The toolkit item we have created is an anticipation guide geared toward supporting students in engaging in mathematical text. This item is a document consisting of statements that are sometimes, always, or never true. Students begin by taking a guess (first intuition) at which classification each question falls under. Then, students are asked to engage with a piece of text to support or refute their claims citing definitions, examples, or counterexamples to support their new reasoning. The problem of practice this tool is intending to address is supporting students in being able to derive meaning when engaging with mathematical text without the guidance of their instructor and/or making meaning by accessing other materials beyond the textbook in support of their learning.
As we all know, many students enter college with poor note-taking skills due to their need to copy down every word from a lecture or lesson. This toolkit item aims to assist students in developing the reading comprehension and analysis skills required to support them in making meaning from mathematical text without the assistance of their instructor. The end result of the use of our toolkit item would be for students to access a piece of mathematical text and have the ability to take meaningful notes that they could use to accurately support their understanding of the concept. In conjunction, this item would support students in their ability to develop critical questions that identify the key information from a piece of mathematical text.
Resources Used to Inform this Toolkit
Adams, A. E., Pegg, J., & Case, M. (2015). Anticipation Guides: Reading for Mathematics Understanding. The Mathematics Teacher,108(7), 498. doi:10.5951/mathteacher.108.7.0498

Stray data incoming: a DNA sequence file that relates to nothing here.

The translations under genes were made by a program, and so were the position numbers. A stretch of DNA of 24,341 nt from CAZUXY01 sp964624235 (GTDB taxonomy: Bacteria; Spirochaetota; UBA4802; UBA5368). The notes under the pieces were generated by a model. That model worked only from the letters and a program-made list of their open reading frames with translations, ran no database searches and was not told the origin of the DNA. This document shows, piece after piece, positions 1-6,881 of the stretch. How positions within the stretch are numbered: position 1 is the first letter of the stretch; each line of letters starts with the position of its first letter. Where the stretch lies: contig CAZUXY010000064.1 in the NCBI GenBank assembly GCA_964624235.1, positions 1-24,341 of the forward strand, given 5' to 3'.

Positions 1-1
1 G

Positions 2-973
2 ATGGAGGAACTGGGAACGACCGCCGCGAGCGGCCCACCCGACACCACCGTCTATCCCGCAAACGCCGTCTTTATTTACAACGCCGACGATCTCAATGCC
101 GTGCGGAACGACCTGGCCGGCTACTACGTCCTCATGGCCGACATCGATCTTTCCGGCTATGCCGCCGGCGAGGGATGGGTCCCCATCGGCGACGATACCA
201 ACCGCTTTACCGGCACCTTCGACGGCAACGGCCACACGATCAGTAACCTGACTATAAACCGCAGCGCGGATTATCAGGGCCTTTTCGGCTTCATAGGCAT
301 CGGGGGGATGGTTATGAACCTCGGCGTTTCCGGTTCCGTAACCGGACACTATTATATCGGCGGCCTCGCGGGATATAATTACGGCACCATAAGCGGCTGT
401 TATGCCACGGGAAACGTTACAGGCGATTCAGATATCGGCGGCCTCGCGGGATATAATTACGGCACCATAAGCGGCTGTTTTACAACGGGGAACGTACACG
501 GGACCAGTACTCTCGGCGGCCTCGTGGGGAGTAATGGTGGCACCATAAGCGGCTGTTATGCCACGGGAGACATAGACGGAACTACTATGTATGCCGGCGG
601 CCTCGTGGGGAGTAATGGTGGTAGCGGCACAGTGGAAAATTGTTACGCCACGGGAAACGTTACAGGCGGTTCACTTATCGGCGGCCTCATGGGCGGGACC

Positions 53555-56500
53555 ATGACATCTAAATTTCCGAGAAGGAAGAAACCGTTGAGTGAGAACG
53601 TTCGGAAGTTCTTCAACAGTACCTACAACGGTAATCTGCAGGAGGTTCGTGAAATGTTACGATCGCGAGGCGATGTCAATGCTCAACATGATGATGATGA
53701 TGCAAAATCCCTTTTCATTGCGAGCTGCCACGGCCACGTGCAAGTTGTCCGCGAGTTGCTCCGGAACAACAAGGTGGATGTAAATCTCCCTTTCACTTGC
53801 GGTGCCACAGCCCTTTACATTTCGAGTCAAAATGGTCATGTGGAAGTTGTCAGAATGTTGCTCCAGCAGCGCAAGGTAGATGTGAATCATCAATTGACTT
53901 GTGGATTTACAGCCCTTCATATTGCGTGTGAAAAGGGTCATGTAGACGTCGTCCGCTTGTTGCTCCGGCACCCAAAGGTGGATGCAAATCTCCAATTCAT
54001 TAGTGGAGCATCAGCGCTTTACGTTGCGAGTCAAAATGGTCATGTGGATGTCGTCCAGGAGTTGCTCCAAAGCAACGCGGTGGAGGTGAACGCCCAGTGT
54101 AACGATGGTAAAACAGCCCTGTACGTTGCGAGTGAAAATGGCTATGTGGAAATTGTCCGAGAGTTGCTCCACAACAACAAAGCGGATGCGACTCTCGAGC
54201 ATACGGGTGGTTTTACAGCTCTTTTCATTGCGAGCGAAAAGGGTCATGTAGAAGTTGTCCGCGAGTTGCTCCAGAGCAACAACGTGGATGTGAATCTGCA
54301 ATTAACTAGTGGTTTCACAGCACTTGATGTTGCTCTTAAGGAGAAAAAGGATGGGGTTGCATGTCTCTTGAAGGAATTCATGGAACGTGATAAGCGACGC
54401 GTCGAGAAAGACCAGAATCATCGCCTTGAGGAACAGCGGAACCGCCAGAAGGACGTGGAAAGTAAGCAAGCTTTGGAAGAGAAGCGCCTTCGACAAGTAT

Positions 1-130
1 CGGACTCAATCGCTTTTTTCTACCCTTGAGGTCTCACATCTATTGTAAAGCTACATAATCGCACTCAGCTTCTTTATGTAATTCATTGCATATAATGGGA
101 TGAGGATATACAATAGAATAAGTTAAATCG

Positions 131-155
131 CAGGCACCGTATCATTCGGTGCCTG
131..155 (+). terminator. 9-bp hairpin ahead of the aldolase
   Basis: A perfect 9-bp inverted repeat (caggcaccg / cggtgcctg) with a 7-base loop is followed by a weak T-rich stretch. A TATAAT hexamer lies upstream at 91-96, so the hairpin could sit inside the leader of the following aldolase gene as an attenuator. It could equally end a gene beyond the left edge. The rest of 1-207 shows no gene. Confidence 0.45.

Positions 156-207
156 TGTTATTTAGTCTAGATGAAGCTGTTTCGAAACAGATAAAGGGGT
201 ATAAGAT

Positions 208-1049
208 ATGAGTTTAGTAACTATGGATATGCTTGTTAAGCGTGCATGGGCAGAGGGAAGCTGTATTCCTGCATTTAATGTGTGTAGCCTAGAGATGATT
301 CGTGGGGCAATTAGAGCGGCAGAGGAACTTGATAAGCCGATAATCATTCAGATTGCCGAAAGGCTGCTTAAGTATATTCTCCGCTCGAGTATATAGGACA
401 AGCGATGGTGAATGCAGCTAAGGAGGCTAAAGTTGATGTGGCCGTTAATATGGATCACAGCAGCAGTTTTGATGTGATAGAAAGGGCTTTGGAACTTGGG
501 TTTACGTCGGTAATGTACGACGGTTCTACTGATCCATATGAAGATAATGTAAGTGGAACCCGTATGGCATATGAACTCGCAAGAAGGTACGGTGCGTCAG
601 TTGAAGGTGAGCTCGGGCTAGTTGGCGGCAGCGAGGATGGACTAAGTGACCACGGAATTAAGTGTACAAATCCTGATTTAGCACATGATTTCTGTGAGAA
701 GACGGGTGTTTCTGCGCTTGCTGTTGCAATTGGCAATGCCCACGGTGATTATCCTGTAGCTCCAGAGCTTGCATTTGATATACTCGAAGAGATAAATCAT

Kahn, P. (2010). Annotating mathematical material: a route to developing holistic understanding and learner autonomy. MSOR Connections,10(1), 25-28. doi:10.11120/msor.2010.10010025
Our toolkit item is derived closely from the work outlined in two articles, Anticipation Guides: Reading for Mathematics Understanding and Annotating mathematical material: a route to developing holistic understanding and learner autonomy. This article outlines the need for anticipation guides to support the meaning made when students read mathematical text. This article supports thr notion of selecting statements for an always, sometimes, never anticipation guide (such as the one we have generated) in a fashion that highlights key misconceptions, big ideas, and other critical information. This article was also the support for the protocol of providing students an opportunity to make a guess using their intuition and then supporting them in further diving into the text and citing evidence to support their claim, thus potentially revising their thinking.
Key Lessons Learned
One of the two most critical lessons that were learned by our cohort over the course of this project was that students are oftentimes unfamiliar with the structure of mathematical text. That is, not only are they unsure of the math going on in the text, but they are also unsure of where to look to identify the big ideas of a mathematical text. The second lesson that was learned was the need to structure students in ways that allow them to share their thinking verbally in addition to through written word. The necessity for this stems from the learning and understanding that can shine through in a verbal conversation in ways that are more challenging to identify through written conversation.
Comprehensive Guide to Utilizing Our Tool in Your Classroom